How a Month-long Holiday Can Change Your Career

I don’t usually write on the ‘soft’ topics like productivity but this time I wanted to share my experience of having a month-long holiday. I’m not going to tell you the story about finding myself in India during Holi Festival of Color or some other mysterious ceremony. Although, I’m not saying I wouldn’t like to attend one. I’m talking about having time just for yourself no matter where it is, when the only thing you have to worry about is where to go for a lunch or which beach to visit.

Week 1 – Sickness

Your body screams ‘Enough!’ ‘I want to cool down. Let me cool down.’ It’s a time when you lie on your bed doing nothing, eating unhealthy food, feeling sick, and wondering how weak you are. (Sounds like a rehab.) I got my sick leave and decided I needed to stay at home for a couple of days. It was like my body went on strike and it was completely out of control.

It’s a time when you lie on your bed doing nothing, eating unhealthy food, feeling sick, and wondering how weak you are. (Sounds like a rehab.)

 

Week 2 – Party Hard

After every storm, there is a rainbow. You start feeling stronger and think you need to unwind. Then you start going to all the fancy (or less fancy) parties. This is like the second youth you get after working for several years in a startup, corporation, or a mix of both. You start thinking about all the crazy things you didn’t do because you were too preoccupied with discovering the new solutions or way to optimize your work and bring more money to the company. For around seven days you feel like a kid in a candy store. You can do anything you like because the time of getting back to work seems so f***** faraway. You meet all kinds of people, start being more open-minded, and you want to catch the moment.

For around seven days you feel like a kid in a candy store.

 

Week 3 – Health & Wellness

After around seven days of partying, you start thinking about healthy living and sports as you probably didn’t have enough time to think about it at work. And so, you go for a trip. This can be either camping or going to a five-star hotel somewhere in the South. Long walks and contact with nature makes you think of summer holidays with parents, first crushes, and how carefree your life used to be. (Of corse, we didn’t realize that when our life actually was carefree.) This is a time you spend outdoors thinking about how narrow-minded you became during the past couple of years and how open-minded you used to be in the past. It’s a contemplation time, kind of a ‘hipppie’ moment when you say a lot of thank you, happy, and grateful.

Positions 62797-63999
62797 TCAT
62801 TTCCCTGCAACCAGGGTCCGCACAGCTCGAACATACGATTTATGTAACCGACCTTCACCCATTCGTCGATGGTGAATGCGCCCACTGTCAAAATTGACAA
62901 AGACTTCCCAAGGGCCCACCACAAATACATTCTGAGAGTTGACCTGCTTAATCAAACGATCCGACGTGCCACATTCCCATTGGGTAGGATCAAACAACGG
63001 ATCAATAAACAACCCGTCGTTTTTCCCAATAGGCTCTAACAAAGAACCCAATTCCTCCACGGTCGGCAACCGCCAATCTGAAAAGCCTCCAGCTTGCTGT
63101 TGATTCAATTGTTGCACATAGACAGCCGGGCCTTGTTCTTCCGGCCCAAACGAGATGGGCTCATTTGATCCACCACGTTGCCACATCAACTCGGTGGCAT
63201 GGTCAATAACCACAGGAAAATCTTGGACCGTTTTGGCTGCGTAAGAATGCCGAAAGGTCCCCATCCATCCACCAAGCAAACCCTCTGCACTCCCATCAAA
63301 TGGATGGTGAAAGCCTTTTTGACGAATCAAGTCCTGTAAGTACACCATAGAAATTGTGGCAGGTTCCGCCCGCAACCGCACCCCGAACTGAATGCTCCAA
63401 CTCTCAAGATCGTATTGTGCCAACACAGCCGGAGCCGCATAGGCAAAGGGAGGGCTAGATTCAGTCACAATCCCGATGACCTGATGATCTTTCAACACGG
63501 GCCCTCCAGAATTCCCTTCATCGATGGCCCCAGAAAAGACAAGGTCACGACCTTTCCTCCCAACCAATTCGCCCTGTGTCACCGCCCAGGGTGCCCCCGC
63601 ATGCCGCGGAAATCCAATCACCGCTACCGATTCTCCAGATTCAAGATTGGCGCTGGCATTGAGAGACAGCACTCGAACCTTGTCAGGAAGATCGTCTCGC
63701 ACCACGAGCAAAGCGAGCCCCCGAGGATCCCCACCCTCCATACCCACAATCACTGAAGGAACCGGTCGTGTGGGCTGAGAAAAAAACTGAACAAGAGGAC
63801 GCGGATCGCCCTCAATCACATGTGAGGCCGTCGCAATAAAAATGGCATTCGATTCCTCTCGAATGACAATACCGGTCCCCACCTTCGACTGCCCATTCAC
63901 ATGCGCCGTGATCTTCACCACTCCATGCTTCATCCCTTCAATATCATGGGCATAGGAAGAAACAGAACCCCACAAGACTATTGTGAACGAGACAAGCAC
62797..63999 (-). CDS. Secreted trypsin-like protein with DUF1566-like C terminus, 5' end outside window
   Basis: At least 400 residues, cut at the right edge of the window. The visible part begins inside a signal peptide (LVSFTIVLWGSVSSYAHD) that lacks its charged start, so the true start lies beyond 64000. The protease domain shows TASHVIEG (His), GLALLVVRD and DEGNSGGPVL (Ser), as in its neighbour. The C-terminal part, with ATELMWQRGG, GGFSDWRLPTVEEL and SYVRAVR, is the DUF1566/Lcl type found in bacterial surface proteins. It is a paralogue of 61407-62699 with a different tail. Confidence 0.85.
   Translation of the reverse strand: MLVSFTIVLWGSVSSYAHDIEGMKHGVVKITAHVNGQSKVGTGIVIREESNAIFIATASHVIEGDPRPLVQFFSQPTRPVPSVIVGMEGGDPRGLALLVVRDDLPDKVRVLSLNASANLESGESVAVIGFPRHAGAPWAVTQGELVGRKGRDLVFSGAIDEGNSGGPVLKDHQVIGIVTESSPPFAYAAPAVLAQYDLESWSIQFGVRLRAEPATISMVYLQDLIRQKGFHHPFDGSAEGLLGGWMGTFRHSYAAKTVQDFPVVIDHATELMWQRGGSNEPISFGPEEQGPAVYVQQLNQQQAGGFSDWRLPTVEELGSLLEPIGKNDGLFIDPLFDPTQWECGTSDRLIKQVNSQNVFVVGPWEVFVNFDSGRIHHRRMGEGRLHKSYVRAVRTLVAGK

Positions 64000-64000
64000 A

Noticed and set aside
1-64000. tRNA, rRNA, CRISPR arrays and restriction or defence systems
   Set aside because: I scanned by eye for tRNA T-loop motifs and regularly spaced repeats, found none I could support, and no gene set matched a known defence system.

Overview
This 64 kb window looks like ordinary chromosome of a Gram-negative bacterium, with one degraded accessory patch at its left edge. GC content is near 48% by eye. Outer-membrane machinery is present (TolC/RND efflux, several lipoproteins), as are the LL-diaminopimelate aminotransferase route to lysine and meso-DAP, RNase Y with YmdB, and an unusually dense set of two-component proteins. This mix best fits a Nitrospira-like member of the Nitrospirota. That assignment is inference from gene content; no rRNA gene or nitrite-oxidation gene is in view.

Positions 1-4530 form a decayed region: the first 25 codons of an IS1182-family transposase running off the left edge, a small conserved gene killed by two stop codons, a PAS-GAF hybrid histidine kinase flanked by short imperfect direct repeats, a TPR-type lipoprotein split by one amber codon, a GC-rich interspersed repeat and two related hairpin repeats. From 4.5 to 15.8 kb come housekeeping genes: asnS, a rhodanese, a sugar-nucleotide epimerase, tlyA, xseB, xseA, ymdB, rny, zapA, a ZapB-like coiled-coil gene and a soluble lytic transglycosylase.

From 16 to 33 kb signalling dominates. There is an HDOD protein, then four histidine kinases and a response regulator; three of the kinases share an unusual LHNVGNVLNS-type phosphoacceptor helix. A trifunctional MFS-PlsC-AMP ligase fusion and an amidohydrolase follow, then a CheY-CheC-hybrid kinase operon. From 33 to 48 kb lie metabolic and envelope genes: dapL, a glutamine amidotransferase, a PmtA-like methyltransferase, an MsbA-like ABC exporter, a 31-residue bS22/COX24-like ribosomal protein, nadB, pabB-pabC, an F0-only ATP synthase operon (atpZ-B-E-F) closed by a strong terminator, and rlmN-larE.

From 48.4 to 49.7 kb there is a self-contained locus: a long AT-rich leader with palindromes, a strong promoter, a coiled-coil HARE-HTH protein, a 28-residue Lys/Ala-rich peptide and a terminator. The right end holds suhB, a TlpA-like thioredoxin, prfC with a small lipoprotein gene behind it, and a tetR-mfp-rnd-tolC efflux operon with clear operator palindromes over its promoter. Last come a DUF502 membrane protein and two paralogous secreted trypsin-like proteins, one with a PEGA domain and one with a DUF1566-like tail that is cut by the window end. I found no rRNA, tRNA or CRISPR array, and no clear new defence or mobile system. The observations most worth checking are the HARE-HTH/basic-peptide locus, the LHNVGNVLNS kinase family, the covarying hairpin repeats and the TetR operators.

This is a time you spend outdoors thinking about how narrow-minded you became during the past couple of years and how open-minded you used to be in the past.

Week 4 – Don’t Panic

The last week of your freedom. You don’t realize that at first but the sole thought of going back to that mad world absolutely terrifies you. You start doing things you didn’t do during the past three weeks. You go and see your family, meet old friends, eat slow food, and think of how your life will change when you go back to work. You may even make some ‘back to work’ resolutions.

Week 0 – Back to Work

You think you have everything under control. With your new attitude to life you start wearing low-key clothes to work. You’re trying to stay away from narrow-minded thinking and the rat race full of everyday routine that is killing your individual mind. First days are hard. You have difficulties getting up early, wondering why the hell you need to get up so early. Then you experience the rat race again. Who runs faster, who has better ideas, faster reactions, and harder butt. It starts to turn you on again… And then you realize you’re the same. Old habits die hard. But you’re stronger now. You got a new perspective. Your thinking went too far to get back to the old routine. You start thinking of things you used to do during your month-long holiday and try to do some of them after work or during weekends. Three weeks is a time you need to develop a habit. Being yourself is the best habit you can develop.

Old habits die hard. (…) Three weeks is a time you need to develop a habit. Being yourself is the best habit you can develop.

Ok, but where is my career part in it? Having this totally new perspective, you become more assertive, more productive, less stressed, and more likable for your colleagues. This might be a time for you to change your job or look for new opportunities. Last but not least, you win back your own life. Suddenly, you find more time for your family and friends. You might even find some fun in cooking and start bringing your own food to work. You never know till you try.